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L. Frank Baum

Dorothy and the Wizard in Oz

To My Readers

It's no use; no use at all. The children won't let me stop telling tales of the Land of Oz. I know lots of other stories, and I hope to tell them, some time or another; but just now my loving tyrants won't allow me. They cry: 'Oz—Oz! more about Oz, Mr. Baum!' and what can I do but obey their commands?

This is Our Book—mine and the children's. For they have flooded me with thousands of suggestions in regard to it, and I have honestly tried to adopt as many of these suggestions as could be fitted into one story.

After the wonderful success of 'Ozma of Oz' it is evident that Dorothy has become a firm fixture in these Oz stories. The little ones all love Dorothy, and as one of my small friends aptly states: 'It isn't a real Oz story without her.' So here she is again, as sweet and gentle and innocent as ever, I hope, and the heroine of another strange adventure.

There were many requests from my little correspondents for 'more about the Wizard.' It seems the jolly old fellow made hosts of friends in the first Oz book, in spite of the fact that he frankly acknowledged himself 'a humbug.' The children had heard how he mounted into the sky in a balloon and they were all waiting for him to come down again. So what could I do but tell 'what happened to the Wizard afterward'? You will find him in these pages, just the same humbug Wizard as before.

There was one thing the children demanded which I found it impossible to do in this present book: they bade me introduce Toto, Dorothy's little black dog, who has many friends among my readers. But you will see, when you begin to read the story, that Toto was in Kansas while Dorothy was in California, and so she had to start on her adventure without him. In this book Dorothy had to take her kitten with her instead of her dog; but in the next Oz book, if I am permitted to write one, I intend to tell a good deal about Toto's further history.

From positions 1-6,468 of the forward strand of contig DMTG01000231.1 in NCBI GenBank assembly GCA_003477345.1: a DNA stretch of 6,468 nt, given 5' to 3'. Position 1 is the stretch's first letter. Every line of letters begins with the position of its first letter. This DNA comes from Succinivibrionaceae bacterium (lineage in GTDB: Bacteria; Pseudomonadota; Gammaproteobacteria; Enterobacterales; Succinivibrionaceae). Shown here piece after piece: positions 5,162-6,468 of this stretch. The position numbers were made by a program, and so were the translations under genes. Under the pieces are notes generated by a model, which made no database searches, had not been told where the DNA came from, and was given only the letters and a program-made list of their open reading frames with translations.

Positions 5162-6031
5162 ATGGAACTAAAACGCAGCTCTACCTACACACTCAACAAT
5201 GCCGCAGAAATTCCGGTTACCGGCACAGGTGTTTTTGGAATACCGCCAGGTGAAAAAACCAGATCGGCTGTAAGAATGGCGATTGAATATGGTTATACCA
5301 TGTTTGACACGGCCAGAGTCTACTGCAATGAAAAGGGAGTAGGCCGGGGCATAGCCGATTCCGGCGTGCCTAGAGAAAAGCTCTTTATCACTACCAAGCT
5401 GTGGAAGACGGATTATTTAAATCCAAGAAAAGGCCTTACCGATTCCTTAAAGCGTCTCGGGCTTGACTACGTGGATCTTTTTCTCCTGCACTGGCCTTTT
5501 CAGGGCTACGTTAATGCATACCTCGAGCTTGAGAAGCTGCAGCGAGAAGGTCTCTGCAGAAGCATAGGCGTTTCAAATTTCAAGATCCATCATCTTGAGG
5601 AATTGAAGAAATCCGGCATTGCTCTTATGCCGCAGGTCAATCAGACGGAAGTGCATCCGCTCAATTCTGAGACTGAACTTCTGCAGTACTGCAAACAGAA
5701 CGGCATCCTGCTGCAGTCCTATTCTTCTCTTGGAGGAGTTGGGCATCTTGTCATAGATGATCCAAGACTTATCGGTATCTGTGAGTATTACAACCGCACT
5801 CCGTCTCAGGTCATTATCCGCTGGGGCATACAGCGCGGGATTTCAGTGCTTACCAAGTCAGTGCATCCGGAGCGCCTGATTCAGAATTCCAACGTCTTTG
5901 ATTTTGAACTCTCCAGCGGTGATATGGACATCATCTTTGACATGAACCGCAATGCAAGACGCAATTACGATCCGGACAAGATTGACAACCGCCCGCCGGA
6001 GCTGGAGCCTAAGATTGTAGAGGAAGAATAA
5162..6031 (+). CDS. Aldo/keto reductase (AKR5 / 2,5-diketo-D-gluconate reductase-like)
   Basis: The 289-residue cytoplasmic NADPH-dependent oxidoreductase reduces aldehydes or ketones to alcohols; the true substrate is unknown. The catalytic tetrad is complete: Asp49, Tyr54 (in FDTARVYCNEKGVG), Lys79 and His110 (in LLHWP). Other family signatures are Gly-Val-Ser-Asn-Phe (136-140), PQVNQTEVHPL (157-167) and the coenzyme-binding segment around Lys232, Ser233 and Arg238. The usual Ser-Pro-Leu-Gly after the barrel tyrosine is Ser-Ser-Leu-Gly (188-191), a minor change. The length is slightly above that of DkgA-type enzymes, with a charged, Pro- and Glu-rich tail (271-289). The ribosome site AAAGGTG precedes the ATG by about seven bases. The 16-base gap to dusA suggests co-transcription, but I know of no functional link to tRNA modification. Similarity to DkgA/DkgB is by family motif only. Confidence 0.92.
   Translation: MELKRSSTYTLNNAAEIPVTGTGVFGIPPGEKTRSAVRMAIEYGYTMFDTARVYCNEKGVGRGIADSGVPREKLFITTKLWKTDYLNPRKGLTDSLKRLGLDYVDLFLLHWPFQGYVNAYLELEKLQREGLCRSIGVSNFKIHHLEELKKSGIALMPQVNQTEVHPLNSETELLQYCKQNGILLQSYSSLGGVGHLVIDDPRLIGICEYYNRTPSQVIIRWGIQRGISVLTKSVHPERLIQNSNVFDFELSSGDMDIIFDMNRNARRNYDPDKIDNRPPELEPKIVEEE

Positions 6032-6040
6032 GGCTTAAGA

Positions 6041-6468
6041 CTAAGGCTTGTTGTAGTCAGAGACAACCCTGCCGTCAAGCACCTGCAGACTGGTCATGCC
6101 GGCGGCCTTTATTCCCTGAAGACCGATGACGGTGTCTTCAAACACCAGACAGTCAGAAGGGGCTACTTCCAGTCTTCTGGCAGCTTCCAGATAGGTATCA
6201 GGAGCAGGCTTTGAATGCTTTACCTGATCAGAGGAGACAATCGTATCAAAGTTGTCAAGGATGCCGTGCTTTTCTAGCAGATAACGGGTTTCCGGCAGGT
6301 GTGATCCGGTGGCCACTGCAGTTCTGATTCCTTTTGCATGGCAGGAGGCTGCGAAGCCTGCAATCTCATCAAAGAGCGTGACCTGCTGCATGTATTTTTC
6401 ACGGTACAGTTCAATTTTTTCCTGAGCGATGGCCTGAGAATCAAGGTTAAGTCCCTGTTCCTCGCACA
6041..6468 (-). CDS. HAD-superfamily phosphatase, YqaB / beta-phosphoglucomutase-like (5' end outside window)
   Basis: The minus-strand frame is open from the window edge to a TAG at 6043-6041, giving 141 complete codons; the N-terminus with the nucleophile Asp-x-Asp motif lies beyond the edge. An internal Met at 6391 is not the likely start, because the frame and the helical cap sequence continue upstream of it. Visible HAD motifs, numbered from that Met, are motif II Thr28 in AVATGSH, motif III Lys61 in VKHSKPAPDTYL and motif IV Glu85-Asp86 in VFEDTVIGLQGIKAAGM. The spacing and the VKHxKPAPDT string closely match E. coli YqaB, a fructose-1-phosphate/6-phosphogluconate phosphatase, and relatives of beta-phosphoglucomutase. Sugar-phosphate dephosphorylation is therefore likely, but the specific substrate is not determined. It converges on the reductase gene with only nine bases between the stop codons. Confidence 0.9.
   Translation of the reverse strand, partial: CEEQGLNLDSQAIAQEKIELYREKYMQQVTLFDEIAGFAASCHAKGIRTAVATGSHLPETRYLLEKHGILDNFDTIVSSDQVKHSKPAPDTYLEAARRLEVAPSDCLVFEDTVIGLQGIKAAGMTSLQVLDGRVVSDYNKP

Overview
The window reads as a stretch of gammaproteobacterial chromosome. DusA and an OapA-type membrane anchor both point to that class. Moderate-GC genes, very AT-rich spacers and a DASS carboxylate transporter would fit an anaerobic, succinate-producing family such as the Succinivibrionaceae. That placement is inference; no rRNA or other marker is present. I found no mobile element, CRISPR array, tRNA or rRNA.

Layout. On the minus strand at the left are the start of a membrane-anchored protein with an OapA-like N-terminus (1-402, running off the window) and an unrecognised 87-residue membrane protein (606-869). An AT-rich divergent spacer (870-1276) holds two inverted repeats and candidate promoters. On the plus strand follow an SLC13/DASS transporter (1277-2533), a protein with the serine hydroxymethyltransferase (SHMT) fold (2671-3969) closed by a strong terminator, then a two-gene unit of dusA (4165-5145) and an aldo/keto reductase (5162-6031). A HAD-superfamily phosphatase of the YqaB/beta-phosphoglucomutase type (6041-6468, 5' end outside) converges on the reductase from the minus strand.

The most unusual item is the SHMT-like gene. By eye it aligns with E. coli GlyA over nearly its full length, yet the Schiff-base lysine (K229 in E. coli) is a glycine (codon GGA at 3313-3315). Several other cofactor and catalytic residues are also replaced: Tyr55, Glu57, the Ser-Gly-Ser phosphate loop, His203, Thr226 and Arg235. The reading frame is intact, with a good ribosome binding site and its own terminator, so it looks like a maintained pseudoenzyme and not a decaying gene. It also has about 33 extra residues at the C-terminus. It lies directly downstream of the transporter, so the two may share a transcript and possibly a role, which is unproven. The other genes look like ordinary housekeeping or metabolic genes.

Princess Ozma, whom I love as much as my readers do, is again introduced in this story, and so are several of our old friends of Oz. You will also become acquainted with Jim the Cab-Horse, the Nine Tiny Piglets, and Eureka, the Kitten. I am sorry the kitten was not as well behaved as she ought to have been; but perhaps she wasn't brought up properly. Dorothy found her, you see, and who her parents were nobody knows.

I believe, my dears, that I am the proudest story-teller that ever lived. Many a time tears of pride and joy have stood in my eyes while I read the tender, loving, appealing letters that came to me in almost every mail from my little readers. To have pleased you, to have interested you, to have won your friendship, and perhaps your love, through my stories, is to my mind as great an achievement as to become President of the United States. Indeed, I would much rather be your story-teller, under these conditions, than to be the President. So you have helped me to fulfill my life's ambition, and I am more grateful to you, my dears, than I can express in words.

I try to answer every letter of my young correspondents; yet sometimes there are so many letters that a little time must pass before you get your answer. But be patient, friends, for the answer will surely come, and by writing to me you more than repay me for the pleasant task of preparing these books. Besides, I am proud to acknowledge that the books are partly yours, for your suggestions often guide me in telling the stories, and I am sure they would not be half so good without your clever and thoughtful assistance.

L. FRANK BAUM

Coronado, 1908.

1. The Earthquake

The train from 'Frisco was very late. It should have arrived at Hugson's Siding at midnight, but it was already five o'clock and the gray dawn was breaking in the east when the little train slowly rumbled up to the open shed that served for the station-house. As it came to a stop the conductor called out in a loud voice: